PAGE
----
Our New Listing in La Jolla

Here’s our new listing of a luxurious 2,679sf single-story home with view in gated Windemere at the top of Mt. Soledad in La Jolla! Extensively upgraded kitchen that combines nicely with family room for full size great room with views, plus a private outdoor experience in back.

2841 Caminito Merion, La Jolla

3br/3ba, 2,679sf

YB: 1977

LP = $1,750,000

https://www.zillow.com/homedetails/2841-Caminito-Merion-La-Jolla-CA-92037/16852581_zpid/

Homebuyers Guide

With our tight inventory and ultra-low mortgage rates, it kinda feels like Tesla stock.  One minute you’re in the $800s, and the next thing you know, the same house is in the $900s!

What can buyers do?

  1. Buy location.
  2. Don’t buy crap.

Simple enough, right?

But it’s hard to accomplish both, because the best locations have the oldest homes.

Let’s narrow it down further.

If you can afford a decent location, what else can a buyer do to ensure a smart purchase?

Buy a newer home, and/or buy a one-story home.

Newer: Homes built in the last 15 years typically have modern floor plans with a large open great room and lots of windows that allow for ample natural light.  When you go to sell it someday, it will still be a desirable home without a load of upgrading or maintenance costs to you.

One-Story: Boomers aging in place guarantee that the scant supply of one-story homes will stay tight, and those that do leak onto the open market will be hotly contested.

Here’s a good example.

This sold for $850,000 two years ago, and after a complete remodel it goes on the market for $1,149,000…..and they get multiple offers.  Those who thought they could still buy a nice house in Old La Costa in the $800,000s are really scratching their heads now!  But it had the good location, and the sellers added the new look to clinch a nice boost in value.

If you want to stick with a newer house and/or a single-story house, what are your chances?

Price Range
# Listings
# Built Since 2005
# One-Story
# One-Story Built Since 2005
0 – $1M
28
5
6
0
$1M – $2M
184
45
42
6
$2M – $3M
163
42
54
8
$3M+
266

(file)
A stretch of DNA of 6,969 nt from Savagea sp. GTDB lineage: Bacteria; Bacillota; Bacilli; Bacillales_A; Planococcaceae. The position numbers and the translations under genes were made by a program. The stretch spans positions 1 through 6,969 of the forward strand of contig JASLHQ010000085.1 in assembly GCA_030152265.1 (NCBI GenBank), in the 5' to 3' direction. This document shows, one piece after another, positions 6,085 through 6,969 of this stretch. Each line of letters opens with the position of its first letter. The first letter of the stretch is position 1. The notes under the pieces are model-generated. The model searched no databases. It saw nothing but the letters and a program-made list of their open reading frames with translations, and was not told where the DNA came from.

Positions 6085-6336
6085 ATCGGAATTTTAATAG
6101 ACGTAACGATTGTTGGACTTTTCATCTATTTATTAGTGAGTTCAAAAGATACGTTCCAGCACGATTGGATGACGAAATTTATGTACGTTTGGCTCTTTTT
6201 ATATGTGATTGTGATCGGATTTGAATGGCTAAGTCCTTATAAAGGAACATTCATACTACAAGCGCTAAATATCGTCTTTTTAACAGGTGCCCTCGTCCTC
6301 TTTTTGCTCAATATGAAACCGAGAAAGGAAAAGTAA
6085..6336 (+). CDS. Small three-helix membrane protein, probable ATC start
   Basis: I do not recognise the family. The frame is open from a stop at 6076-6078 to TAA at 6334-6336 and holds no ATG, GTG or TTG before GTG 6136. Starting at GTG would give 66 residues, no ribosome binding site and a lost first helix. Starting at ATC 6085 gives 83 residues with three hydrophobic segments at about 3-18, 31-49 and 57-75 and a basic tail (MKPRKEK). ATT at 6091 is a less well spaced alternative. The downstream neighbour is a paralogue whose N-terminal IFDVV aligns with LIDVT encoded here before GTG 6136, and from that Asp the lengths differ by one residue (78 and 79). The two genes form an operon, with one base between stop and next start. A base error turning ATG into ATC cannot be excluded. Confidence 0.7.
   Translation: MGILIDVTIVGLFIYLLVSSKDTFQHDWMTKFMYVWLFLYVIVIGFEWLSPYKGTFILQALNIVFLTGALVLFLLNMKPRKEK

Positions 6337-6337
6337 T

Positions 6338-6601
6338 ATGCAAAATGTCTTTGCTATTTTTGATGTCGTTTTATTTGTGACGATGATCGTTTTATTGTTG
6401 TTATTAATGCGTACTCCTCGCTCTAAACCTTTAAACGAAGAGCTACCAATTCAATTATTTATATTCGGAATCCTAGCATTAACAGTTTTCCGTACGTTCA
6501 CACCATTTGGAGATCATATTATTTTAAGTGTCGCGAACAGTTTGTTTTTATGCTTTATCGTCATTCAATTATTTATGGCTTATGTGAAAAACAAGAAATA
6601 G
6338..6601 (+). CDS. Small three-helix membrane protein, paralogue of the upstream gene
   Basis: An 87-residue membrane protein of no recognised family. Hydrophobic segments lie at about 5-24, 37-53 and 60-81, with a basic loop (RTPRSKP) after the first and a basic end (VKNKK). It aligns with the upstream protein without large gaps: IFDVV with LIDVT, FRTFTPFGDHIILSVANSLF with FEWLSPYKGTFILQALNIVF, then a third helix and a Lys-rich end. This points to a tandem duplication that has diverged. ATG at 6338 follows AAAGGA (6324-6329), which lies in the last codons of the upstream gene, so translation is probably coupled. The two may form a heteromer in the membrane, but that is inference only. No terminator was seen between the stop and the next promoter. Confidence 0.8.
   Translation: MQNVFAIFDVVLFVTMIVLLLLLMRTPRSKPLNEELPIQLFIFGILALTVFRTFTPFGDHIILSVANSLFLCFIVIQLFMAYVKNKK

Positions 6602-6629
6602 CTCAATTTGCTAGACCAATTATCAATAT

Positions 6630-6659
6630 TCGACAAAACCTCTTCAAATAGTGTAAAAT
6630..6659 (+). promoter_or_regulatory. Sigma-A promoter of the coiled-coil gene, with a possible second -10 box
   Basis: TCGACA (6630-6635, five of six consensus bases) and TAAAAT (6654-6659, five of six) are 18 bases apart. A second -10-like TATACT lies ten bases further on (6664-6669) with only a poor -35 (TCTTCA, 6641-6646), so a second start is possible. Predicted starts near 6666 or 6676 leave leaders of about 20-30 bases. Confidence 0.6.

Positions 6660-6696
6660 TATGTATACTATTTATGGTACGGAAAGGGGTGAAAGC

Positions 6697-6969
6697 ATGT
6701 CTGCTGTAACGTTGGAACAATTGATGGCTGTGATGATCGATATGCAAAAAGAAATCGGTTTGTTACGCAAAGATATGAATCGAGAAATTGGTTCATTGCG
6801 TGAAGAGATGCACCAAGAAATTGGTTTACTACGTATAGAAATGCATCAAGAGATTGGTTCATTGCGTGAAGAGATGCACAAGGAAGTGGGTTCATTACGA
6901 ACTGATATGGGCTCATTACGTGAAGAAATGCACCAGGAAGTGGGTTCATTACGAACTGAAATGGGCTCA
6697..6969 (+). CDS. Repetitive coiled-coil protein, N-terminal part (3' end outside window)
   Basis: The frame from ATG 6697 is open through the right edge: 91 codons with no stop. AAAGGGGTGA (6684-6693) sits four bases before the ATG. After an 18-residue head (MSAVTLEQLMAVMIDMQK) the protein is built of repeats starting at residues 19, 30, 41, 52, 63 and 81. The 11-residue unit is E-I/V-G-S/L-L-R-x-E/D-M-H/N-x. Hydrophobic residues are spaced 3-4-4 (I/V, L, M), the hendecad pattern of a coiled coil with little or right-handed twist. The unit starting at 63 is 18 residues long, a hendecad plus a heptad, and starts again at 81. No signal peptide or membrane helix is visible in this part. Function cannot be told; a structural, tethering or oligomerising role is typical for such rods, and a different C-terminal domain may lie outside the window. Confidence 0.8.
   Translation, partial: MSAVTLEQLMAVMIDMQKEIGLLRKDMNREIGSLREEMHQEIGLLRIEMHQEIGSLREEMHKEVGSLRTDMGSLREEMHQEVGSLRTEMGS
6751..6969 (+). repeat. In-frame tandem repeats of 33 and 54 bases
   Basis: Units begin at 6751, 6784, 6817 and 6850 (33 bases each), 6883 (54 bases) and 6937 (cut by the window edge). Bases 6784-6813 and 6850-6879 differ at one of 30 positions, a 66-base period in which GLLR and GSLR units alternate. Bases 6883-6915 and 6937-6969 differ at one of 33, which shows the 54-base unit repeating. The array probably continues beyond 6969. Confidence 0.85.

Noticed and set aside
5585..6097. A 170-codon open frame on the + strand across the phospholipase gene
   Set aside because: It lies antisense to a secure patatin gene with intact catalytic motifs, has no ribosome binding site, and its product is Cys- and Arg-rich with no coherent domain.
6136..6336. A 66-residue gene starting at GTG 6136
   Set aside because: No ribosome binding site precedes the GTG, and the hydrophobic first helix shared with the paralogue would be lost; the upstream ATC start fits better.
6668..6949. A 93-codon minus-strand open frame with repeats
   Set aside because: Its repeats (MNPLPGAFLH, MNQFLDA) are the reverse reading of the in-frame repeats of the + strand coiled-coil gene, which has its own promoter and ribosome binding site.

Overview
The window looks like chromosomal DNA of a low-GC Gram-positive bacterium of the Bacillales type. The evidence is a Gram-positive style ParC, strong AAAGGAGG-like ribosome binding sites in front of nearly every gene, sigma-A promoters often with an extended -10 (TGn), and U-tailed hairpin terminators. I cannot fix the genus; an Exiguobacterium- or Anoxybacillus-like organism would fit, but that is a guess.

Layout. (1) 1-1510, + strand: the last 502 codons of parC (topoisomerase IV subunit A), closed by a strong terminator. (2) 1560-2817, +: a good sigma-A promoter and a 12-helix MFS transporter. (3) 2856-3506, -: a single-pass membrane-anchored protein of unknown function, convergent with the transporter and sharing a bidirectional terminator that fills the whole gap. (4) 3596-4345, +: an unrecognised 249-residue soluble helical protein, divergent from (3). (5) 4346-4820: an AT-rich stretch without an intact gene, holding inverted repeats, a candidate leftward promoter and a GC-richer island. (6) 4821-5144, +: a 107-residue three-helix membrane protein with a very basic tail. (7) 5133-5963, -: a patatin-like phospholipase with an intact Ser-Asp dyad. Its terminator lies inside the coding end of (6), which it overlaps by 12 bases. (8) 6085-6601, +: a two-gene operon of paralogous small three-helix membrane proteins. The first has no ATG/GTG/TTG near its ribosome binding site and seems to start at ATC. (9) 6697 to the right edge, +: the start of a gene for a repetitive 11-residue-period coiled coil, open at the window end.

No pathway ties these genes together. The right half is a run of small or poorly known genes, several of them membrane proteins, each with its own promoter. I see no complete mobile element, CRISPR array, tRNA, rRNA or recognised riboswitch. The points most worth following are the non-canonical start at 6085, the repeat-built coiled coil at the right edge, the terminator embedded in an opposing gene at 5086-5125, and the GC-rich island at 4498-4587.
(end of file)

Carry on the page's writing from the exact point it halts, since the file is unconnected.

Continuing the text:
100
79
24

Buying a newer home or a single-story really looks daunting now, but if you can pull it off, you got it made!

Insisting on a newer home and/or a one-story home will give you maximum assurance that you’ve made a smart buy that will appreciate better than the rest. We can add a few older homes that have been thoroughly remodeled, but they probably still have a floor plan cut up into smaller rooms with low ceilings.

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When to Sell Your Home

So you’ve heard that the market has slowed a bit, and you’re wondering,

“Should I sell now, or wait it out?”

If you don’t mind keeping your home forever, then fine, the value will probably go up in the long run.  But if you’d rather get your hands on your tax-free equity in the next couple of years, consider this:

Over the last ten years, we’ve enjoyed a strong sellers’ market where buyers just paid the price. There was enough competition that if you didn’t pay the seller’s price, somebody else would.

But the competition has dwindled lately – there aren’t as many buyers looking.

Let’s don’t call it a buyer’s market just yet. Let’s call it neutral.

Buyers feel they have more negotiating power now, which means they are:

  1. Tougher on price.
  2. Expect more repairs.
  3. Blow out easier if they aren’t satisfied.

The real struggle is with homes that need work – buyers are passing on the fixers altogether unless the price is right. Sellers used to get away with selling a rough-looking home for just a little less than the superior homes, but now the 5% to 10% gap is back (or more).

Once the market has turned that corner, it probably won’t just bounce back to being a seller’s market – it’s more likely to stay neutral.

How do you know if you should sell now, or take a chance?

Here are ways to decide when to sell:

  1. Sell when you know where you are moving.
  2. Sell when there are strong comps that support your desired price.
  3. Sell when your house looks spectacular.
  4. Sell when nobody else is, or at least when you are the best-priced home of the competition.